The report of Marcellus above may be compared with the reports of the early Latin Father, Tertullian of Carthage. Tertullian lived at least 50 years before Marcellus and his writings are especially important because they show the origin and development of the word “trinity” in early Christian thought [4].

4] In extant ecclesiastical literature the notion of a three-person Godhead first appears with Justin Martyr, Athenagorus, and Irenaeus (Justin, 1 Apology, 6, 60; Athenagorus, A Plea for the Christians, 12; Irenaeus, Against Heresies, 4.20.4). These writers never use the word “trinity” but the three-fold idea is emerging in their thoughts. Most important is that these writers do not derive their three-fold ideas from any theological consensus in the NT. At best these writers refer to certain ideas that appear infrequently in certain NT passages, i.e. Mt. 28:19 and 2 Cor. 13:14. But again, there is no consensus in the NT that the Godhead is comprised of three persons. If there is any consensus at all in the NT, then the evidence most often shows that the Godhead is comprised of two figures, Father and Son (cf. Col. 2: 1–3, Jn. 1:1–3, 10:30). It is also notable that, in their polemics against heretics, neither Justin nor Irenaeus refer to any “trinity”; nor do they labor repeatedly on the notion that the godhead is ‘three-fold’ or is comprised of ‘three persons.’ This particular form of dogmatic opinion began with Tertullian (and the Montanists) and no one else (i.e. Tertullian, Against Praxeas).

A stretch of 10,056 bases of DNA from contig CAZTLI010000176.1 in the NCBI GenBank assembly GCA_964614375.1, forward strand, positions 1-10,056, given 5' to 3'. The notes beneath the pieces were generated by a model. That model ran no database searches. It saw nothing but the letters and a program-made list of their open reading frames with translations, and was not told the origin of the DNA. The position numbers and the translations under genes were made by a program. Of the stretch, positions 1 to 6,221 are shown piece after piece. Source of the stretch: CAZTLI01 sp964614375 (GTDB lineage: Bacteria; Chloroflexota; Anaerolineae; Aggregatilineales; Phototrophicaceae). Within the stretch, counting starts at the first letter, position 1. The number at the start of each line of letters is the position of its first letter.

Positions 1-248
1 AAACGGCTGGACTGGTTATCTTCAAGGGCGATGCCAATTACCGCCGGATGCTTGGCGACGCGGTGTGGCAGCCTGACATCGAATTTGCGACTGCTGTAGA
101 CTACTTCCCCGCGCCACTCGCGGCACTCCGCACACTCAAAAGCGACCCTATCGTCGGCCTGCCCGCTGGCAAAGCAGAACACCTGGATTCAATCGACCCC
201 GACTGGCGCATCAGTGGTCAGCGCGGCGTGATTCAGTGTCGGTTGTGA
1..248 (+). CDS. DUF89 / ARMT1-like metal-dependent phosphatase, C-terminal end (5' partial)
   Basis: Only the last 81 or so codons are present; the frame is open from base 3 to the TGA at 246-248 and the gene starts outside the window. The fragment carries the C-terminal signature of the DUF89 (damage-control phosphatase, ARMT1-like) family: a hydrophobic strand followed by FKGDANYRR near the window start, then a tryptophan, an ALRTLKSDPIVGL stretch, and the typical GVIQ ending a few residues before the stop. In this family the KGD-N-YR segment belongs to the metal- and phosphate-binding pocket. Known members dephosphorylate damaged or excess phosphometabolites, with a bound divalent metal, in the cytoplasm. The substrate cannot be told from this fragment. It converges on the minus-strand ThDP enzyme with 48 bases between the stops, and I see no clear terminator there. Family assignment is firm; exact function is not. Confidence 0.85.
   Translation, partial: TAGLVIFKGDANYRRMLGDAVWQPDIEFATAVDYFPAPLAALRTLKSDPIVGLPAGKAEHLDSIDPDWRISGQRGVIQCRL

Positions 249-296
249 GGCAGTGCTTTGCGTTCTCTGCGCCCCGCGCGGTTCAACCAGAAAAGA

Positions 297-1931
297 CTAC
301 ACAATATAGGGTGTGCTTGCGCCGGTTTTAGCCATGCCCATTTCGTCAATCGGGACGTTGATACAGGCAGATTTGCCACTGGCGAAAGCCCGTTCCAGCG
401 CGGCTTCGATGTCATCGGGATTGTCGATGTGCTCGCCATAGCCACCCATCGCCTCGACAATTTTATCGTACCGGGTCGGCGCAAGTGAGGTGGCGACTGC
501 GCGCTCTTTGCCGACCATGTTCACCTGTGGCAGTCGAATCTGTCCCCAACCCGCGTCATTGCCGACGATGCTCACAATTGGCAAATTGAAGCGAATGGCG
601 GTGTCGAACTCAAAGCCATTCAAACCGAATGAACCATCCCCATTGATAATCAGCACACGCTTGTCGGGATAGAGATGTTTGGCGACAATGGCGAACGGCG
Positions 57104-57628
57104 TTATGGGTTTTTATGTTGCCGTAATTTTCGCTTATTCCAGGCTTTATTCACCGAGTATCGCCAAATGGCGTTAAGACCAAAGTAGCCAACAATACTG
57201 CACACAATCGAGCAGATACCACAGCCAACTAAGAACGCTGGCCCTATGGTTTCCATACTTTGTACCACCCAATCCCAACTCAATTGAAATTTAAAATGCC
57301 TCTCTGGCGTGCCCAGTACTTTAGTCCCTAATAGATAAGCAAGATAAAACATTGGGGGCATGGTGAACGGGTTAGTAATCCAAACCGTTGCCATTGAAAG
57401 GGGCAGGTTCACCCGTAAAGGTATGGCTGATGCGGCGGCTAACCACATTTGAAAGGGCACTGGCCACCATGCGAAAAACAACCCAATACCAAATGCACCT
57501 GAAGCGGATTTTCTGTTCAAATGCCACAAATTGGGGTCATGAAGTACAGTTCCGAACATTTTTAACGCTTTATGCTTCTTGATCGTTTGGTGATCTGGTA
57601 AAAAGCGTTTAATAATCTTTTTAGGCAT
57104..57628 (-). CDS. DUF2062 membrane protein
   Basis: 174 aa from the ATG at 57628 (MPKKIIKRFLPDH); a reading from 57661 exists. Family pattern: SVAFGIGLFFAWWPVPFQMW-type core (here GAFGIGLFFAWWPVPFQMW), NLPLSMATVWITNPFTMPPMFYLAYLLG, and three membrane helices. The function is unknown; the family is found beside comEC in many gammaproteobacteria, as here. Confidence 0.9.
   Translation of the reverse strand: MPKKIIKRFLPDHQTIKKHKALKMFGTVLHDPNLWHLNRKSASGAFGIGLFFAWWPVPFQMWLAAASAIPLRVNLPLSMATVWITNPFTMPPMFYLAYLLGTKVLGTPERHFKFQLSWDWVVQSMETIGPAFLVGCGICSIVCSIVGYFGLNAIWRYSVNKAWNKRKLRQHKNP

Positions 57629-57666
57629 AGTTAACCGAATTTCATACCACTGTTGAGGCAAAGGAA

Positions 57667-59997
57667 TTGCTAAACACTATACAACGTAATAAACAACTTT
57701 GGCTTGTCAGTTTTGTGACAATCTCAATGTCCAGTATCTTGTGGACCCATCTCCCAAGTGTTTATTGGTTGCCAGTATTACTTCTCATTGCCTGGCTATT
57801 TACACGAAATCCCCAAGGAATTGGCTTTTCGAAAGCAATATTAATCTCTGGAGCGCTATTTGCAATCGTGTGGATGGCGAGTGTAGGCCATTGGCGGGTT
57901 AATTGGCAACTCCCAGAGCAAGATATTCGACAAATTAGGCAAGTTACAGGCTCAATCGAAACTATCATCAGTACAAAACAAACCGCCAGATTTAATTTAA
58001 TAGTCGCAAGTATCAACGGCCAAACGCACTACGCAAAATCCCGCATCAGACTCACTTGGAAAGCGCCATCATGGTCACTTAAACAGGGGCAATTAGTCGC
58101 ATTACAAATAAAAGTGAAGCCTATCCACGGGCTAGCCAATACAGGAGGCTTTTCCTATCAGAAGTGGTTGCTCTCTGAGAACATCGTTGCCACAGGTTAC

Historically, Tertullian was the first Catholic writer to begin using the word “trinity” in reference to a systematic dogma.

The irony is that when Tertullian first used the word “trinity” in his earliest Catholic writings, this term was used in reference to Valentinian doctrine. Tertullian actually described this doctrine with the words “Valentinian trinity” (in Latin: trinitas Valentiniana [8]). Hence the first mention of the trinity in ecclesiastical literature actually refers to an idea that belonged to the Valentinians. Here is an example from Tertullian’s Treatise on the Soul:

“[The heretics] deny that nature is susceptible to any change, in order that they may be able to establish their three-fold theory, or ‘trinity,’ (“trinitas”) in all its characteristics as to the several natures, because ‘a good tree cannot produce evil fruit, nor a corrupt tree, good fruit; and nobody gathers figs of thorns, nor grapes of brambles’.” (Tertullian, A Treatise on the Soul, 21)